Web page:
International Phone Card Review

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How Do Consumers Review
Some Calling Cards Company

Read any consumer's review of a calling cards company and its services. Most probably, you'll find it goes like this. One half of consumers abuse the service. Majority complains about the fewer phone call minutes than advertised. Other half praises everything. What am I to make of this fifty-fifty? I don't know yet.

On the Internet, I chose consumers' reviews of some calling cards company whose name I don't want to call. I think it's interesting to a little bit analyze those reviews.

Of the total amount of consumers' reviews, 71% are bad comments, 29% are good comments. It's possible to pick out three subjects of the discussion: connection quality, the amount of phone call minutes available, and a customer service.

Here are comments on connection quality. On the one hand:

"During a conference call, I had the experience of having the call being disconnected over 4 times. This completely compromised me."
"The access number and toll-free number have connected me twice... that 2 out of about 90 times trying to get a connection."
"It was very annoying not being able to connect right away almost every time I called."

On the other hand:

"I've used several calling cards from that company. Call North America, I haven't had much problems with."
"I started using it for calling the UK, but now I use it to call everywhere, even within the US. The pinless dialing is AWESOME!!!"

I emphasize that all these sayings are about the same calling card company.

Here are comments on phone call minutes. On the one hand:

"Bought a $10 card (should be 400 minutes by my math), but the first time she used it the automated voice informed her she had 285 minutes."
"The $10 card that company advertised online promised me 144 minutes of talking time. 75 minutes was the longest time I was able to talk."
"I bought the card and at that time, it had 1 hour and 30 min on it, but when I called I had about 15 minutes less."

On the other hand:

"I purchased one of their cards for a trip to Europe. Card worked so well that I started using it for all my communications."
"My children use their phone card to phone from the US to New Zealand regularly. It's been great!"

And all these are about the same calling card company.

Here are comments on a customer service. On the one hand:

"Their customer support representatives are great. I'm amazed at how fast they answered all of my questions."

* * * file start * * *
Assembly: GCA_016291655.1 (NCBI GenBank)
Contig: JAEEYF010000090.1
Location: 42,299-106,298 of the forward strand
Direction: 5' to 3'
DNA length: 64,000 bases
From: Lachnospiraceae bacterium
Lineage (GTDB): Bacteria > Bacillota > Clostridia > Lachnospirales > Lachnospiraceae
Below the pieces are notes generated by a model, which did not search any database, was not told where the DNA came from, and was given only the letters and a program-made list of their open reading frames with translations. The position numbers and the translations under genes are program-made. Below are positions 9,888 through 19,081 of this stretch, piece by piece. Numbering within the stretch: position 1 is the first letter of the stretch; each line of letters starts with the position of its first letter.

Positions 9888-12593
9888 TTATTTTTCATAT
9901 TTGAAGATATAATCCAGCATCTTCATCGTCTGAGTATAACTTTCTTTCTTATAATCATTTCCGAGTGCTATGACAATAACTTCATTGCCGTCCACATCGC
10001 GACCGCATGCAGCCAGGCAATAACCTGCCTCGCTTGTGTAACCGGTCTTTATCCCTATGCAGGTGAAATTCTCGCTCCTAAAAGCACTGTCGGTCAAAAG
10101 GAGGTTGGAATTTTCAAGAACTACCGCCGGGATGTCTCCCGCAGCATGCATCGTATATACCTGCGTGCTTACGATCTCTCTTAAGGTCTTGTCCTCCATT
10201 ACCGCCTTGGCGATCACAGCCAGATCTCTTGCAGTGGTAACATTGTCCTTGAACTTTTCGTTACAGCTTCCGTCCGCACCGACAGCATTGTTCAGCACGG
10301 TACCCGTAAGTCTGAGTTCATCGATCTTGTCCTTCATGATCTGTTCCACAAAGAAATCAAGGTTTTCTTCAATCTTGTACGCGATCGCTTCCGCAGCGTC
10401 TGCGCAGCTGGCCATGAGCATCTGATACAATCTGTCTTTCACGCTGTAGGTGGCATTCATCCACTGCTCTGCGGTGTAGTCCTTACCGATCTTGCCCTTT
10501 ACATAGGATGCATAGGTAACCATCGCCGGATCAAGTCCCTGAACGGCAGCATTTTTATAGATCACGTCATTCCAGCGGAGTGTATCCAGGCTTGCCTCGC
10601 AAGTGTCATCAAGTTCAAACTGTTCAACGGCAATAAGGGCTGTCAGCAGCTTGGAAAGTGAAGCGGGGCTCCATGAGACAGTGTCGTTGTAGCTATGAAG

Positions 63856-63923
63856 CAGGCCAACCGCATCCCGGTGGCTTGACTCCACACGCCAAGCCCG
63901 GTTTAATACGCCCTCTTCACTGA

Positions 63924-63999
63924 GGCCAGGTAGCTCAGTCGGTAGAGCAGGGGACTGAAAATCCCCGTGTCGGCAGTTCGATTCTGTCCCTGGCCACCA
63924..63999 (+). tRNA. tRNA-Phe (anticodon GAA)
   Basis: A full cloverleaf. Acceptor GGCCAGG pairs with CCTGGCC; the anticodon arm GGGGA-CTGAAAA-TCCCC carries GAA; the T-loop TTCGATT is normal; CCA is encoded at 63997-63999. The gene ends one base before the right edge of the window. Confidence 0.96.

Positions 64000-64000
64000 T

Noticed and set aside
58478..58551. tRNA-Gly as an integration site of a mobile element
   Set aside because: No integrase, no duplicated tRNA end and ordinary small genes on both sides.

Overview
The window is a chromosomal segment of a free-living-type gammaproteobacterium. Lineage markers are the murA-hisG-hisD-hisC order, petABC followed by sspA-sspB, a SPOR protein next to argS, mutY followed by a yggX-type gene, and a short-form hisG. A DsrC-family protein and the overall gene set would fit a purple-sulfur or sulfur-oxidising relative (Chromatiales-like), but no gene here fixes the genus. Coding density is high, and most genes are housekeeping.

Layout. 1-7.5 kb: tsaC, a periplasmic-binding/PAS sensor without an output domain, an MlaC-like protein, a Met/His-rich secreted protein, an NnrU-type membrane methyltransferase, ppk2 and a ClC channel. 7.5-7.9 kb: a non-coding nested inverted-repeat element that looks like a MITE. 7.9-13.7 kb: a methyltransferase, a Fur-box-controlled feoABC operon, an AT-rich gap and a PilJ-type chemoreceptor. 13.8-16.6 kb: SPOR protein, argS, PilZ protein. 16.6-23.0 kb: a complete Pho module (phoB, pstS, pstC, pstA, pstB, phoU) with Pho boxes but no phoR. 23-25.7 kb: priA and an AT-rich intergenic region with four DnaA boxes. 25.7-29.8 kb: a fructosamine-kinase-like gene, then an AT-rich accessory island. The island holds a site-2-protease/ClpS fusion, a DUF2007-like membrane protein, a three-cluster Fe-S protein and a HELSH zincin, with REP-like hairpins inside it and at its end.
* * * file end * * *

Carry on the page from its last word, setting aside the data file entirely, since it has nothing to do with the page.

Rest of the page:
"They provided an excellent backup service via email and phone when we had questions about setting it up."
"Customer service is relatively quick for e-mail responses."

On the other hand:

"They have no customer service number on their site, so we emailed them. After three emails from me, not one response."
"I am unable to contact their customer service via phone and email. They are like dead!"

Note the remarkable feature. Bad comments are more concrete, more lifelike. They describe concrete cases and contain concrete figures. Good comments are more abstract. "Great!", "Awesome!" are usual sayings. But they have no a figure!

What's the matter? What reason of this difference may be?

Maybe a human psychology plays an important part here.

In fact, when a person has a problem with his calling card he feels injured. She lost her money. He tends to share his trouble with other people. She becomes revengeful. This is exactly demonstrated by the relatively large amount of bad comments in our research. In order to be convincing, the troubled user tends to be concrete, he tends to describe his problem in details in his review.

On the contrary, when a person has no problem she feels well. His card works well. What else? She doesn't need anything. He doesn't need to share something with other people. That's why we observe the relatively not large amount of good comments in our research. And if that lucky user ever writes a review she doesn't need to be convincing. So he limits himself by using the common phrases in his review.

All this is related to the common character of the discussion. But what can we speak to the point of the reviews?

Why are consumers' comments so opposite? Does the company work now well now badly? Do separate phone cards work as well?

Is this means that the calling card company is not half so bad as the reviews make it?

Do you feel a slight headache now? I do.

You will avoid all that if you will know where to buy a calling card.

Read also:
About Consumer's Pingo Calling Card Reviews.







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